ERBIL, Iraq — The ongoing rise of the Islamic State (IS) in Iraq and Syria and the highly unstable security situation in these countries have resulted in the movement of more than 1.5 million internally displaced people and refugees fleeing into the more secure Iraqi Kurdistan.
As camps grew last year, often sheltering people in appalling conditions, one man decided to welcome hundreds of displaced families in his own way: by giving their children the best education he can in a region where many refugees struggle to meet their most basic needs. Father Douglas al-Bazi, the manager of the Mar Elia camp, told Al-Monitor, “We lost the battle, not the war. My generation? We are the losers, but we can provide a future to our kids.”
Inside a crowded library, a young girl sitting on a white leatherette sofa starts playing Christmas songs on her guitar. Next to her, her friend practices his violin skills before his afternoon lesson. “I love this machine,” said Rwaid, a 14-year-old boy from Qaraqosh, an Assyrian town in northern Iraq. “There was nothing like this in my old city,” he said, gripping the instrument that he now plays every day. He wants to become a musician.
Rwaid from Qaraqosh practices on his violin before a lesson, at the Mar Elia camp, June 3, 2015. (photo by Sebastien Chatelier)
When Bazi first opened the gates of the Mar Elia Chaldean church to more than 500 displaced Christians, the lot surrounding his office was nothing but grass and mud. Today, 120 white caravans are nestled around a large playground with a volleyball court, Ping-Pong tables and swings. Near the entrance, in front of two classrooms, the library offers board games like “Baghdad Monopoly,” musical instruments and a wide range of books, including Jules Verne's “Twenty Thousand Leagues Under the Sea” and Alexandre Dumas’ “The Three Musketeers” in their original languages.
In his camp, which he calls a “center” and where refugees are called “relatives,” Bazi believes that education is the only way he can save his youngest guests from their traumas. “Believe me, IS’ next generation will be from our side [Christians] or from the Yazidis’ side,” Bazi said. “When the kids arrived here, they were completely lost for the first two weeks, angry and selfish. I remember the first time we offered them toys; within five minutes they destroyed them all. … Our kids, if they don’t have education, if they don’t have someone to look after them, do you think they are going to work for NASA? I don’t think so. It’s easy for IS to thrive among abandoned people.”
The camp, with its focus on education, seems out of place when compared to the dozens of other camps built in Iraqi Kurdistan when IS seized several cities in northern Iraq during the summer of 2014, including Mosul, Qaraqosh and Sinjar.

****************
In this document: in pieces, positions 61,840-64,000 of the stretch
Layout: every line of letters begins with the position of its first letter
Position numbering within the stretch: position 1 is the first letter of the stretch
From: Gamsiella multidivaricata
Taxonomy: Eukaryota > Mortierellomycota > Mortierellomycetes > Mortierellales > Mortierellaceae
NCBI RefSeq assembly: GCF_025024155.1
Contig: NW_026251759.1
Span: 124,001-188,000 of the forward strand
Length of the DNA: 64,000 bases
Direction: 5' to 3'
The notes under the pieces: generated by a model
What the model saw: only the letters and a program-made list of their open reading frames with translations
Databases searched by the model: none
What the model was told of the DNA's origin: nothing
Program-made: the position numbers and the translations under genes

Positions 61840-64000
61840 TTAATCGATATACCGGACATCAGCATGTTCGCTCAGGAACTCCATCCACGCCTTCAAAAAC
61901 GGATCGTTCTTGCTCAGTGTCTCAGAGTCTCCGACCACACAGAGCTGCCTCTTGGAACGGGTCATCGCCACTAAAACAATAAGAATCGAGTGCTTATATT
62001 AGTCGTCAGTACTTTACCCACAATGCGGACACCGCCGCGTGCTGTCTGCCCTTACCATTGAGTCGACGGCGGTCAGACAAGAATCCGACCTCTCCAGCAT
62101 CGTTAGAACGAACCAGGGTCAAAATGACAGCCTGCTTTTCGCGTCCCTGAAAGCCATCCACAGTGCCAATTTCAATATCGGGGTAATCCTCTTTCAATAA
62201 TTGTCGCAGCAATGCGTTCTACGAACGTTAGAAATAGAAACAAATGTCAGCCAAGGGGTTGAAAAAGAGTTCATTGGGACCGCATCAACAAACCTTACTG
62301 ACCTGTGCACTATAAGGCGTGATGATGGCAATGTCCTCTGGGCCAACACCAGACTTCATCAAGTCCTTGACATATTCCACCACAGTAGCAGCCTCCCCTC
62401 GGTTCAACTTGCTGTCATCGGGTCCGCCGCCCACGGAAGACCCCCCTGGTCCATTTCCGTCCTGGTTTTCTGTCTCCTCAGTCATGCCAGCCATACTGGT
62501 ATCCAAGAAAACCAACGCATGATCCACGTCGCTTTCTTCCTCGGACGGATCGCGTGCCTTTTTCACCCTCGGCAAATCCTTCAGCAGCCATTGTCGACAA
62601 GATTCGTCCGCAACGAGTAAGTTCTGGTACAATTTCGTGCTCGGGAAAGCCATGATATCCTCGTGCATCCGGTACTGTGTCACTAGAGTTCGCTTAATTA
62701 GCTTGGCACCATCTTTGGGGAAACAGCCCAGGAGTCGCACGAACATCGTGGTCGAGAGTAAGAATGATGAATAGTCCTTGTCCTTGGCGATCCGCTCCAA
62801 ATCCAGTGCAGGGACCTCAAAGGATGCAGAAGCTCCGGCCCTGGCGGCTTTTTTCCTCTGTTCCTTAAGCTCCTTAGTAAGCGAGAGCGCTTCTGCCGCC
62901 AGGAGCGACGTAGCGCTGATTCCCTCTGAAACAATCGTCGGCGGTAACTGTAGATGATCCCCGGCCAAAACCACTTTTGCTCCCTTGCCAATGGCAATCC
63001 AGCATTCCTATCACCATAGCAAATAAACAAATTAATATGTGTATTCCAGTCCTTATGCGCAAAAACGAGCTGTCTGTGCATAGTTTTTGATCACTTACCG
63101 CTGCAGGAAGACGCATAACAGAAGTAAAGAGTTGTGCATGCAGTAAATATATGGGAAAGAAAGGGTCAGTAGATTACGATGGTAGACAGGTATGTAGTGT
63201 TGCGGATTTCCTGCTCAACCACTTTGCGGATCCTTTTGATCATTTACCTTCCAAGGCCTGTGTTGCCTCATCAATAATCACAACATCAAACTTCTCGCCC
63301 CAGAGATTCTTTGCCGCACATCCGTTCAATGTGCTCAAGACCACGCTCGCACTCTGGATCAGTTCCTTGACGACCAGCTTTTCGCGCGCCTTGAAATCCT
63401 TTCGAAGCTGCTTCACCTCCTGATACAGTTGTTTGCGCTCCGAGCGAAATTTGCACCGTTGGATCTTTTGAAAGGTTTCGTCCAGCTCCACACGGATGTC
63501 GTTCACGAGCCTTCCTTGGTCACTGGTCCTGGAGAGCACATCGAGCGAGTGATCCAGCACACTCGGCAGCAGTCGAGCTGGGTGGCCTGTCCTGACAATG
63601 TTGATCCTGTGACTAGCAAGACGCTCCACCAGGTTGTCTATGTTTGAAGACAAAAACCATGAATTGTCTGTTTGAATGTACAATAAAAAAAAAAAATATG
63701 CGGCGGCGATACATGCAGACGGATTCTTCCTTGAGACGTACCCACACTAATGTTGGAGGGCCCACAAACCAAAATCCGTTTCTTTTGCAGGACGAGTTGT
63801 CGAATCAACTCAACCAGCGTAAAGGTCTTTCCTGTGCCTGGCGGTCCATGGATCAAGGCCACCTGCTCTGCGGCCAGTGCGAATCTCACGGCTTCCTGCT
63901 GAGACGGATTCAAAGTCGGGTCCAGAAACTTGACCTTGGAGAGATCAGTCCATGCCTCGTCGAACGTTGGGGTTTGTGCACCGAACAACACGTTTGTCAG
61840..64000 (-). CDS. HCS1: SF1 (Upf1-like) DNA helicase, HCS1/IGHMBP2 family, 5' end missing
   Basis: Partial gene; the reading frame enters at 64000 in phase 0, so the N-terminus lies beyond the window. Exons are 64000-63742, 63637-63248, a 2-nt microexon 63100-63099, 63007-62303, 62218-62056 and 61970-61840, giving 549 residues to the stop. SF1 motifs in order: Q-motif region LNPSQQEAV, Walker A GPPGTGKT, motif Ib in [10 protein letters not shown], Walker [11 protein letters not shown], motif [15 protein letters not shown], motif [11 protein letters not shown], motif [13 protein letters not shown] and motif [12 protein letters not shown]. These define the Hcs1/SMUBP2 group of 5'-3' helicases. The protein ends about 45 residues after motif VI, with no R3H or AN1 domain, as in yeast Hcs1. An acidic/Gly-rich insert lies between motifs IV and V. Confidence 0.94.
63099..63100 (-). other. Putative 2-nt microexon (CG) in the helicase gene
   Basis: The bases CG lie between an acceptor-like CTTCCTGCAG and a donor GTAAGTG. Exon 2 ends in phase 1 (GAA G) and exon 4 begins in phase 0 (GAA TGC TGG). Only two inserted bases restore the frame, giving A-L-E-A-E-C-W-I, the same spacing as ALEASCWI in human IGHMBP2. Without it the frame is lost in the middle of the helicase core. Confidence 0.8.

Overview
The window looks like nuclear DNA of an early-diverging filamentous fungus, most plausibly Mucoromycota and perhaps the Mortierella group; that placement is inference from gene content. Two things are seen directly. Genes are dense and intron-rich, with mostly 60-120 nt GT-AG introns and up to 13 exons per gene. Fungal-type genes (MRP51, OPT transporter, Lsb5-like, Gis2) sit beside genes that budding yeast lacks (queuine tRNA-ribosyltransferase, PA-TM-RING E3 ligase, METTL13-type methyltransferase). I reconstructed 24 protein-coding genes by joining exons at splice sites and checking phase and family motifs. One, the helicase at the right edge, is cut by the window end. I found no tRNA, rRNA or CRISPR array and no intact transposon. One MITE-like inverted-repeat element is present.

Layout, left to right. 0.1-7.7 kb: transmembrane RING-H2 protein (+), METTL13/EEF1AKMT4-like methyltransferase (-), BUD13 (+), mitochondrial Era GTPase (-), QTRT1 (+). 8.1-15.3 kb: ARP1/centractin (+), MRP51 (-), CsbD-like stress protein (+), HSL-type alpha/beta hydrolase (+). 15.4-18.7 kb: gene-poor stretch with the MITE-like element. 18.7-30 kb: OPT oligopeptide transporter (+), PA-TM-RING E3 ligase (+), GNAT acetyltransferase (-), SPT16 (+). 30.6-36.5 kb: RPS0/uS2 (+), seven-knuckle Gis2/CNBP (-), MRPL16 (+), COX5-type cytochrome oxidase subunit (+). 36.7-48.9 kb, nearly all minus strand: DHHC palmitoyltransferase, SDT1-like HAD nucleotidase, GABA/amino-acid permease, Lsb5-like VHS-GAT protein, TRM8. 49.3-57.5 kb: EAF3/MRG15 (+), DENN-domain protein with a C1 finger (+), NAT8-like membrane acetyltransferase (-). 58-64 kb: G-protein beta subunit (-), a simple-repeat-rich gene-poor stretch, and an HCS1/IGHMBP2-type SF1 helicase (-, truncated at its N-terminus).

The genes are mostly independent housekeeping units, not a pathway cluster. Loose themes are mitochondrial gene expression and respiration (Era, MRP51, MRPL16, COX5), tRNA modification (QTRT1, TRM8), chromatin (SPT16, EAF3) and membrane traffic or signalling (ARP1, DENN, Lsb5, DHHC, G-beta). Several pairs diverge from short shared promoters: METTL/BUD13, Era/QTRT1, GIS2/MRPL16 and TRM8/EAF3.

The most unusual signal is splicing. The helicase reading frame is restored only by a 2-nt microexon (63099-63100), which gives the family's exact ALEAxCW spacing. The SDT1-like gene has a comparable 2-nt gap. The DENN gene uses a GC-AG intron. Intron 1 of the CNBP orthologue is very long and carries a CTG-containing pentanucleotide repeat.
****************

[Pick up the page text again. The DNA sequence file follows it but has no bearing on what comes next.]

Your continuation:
Baharka, situated just a few kilometers away from Mar Elia, shelters nearly 4,000 displaced Iraqis, mainly coming from Mosul, in dust-covered tents. There, only one in two children aged between 6 and 11 attend school. Even in Darashakran, a camp for Syrian refugees that Baharka camp manager Ahmad Abdo describes as “five-star,” the rate of school enrollment continues to decline due to pressure from families to send their children to work.
“It’s one of the best camps,” said Nissan, a 58-year-old father of six who arrived in Mar Elia from Qaraqosh in the back of an oil truck 10 months ago. “I visited another camp, but it was too crowded. Almost 400 families were living there. It’s better here because we are with our neighbors; everyone knows each other. In other camps, there is no education, no libraries, no organized trips or music and English courses. Only here,” he added. “Jealousy exists. In the other camps, they say we have everything.”
Mar Elia, situated in the Christian neighborhood of Ankawa, regularly receives generous contributions, often in the form of goods like cinema tickets, plasma TVs and even caravans. These gifts from private donors are a scarce commodity in a region flooded with refugees and internally displaced people. The Baharka camp, mainly funded by the United Nations High Commissioner for Refugees and the World Food Program, has so far failed to find non-public supporters, even though it shelters six times more people than Mar Elia.
“It’s very difficult to find them; we are searching,” Abdo said. “Camps in Ankawa do better than the others; I don’t know why,” he added, confirming that competition for funding can be rough between the camps.
With his clean and tidy site that regularly attracts donors, Bazi said he hasn’t made any friends among the other camp managers in the region, as they don’t understand how he can spend so much money on so few. “They tell me, ‘What are you doing? People are dying, looking for food and medicine, and you are looking for books.’ But I don’t accept these remarks, never. I lived my whole life in Baghdad. At that time, people were looking for food and medicine. No one cared about education. But here, we do,” said the priest, who saw his church bombed and was kidnapped when he was still living in the capital.
“It’s not empty stomachs that destroyed my country; it’s empty minds,” he added, pointing his finger to his forehead.
For the summer, Bazi wants to expand the range of courses his camp has to offer, including Spanish and Italian classes. When asked if his project was long-term, Bazi replied that even though he never shares his opinion with his guests, he was prepared for the eventuality that they would stay “at least 15 years.”
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